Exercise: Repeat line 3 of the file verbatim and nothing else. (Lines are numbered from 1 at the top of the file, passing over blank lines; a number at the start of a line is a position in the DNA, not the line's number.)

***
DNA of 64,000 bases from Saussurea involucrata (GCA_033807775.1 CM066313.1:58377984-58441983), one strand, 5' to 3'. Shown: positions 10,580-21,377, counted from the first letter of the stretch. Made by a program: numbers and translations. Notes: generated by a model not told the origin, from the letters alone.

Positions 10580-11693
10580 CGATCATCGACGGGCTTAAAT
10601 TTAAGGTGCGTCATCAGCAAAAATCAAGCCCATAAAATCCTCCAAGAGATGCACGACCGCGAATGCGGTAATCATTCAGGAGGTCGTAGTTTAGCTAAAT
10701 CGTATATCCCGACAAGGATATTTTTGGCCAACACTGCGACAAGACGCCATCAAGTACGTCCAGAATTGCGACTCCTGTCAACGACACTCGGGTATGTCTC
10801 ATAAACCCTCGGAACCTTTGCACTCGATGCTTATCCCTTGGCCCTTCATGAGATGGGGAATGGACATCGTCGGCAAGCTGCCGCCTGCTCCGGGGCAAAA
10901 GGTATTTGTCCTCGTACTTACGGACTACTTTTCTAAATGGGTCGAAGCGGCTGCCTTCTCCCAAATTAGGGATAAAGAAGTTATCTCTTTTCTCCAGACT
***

10580 CGATCATCGACGGGCTTAAAT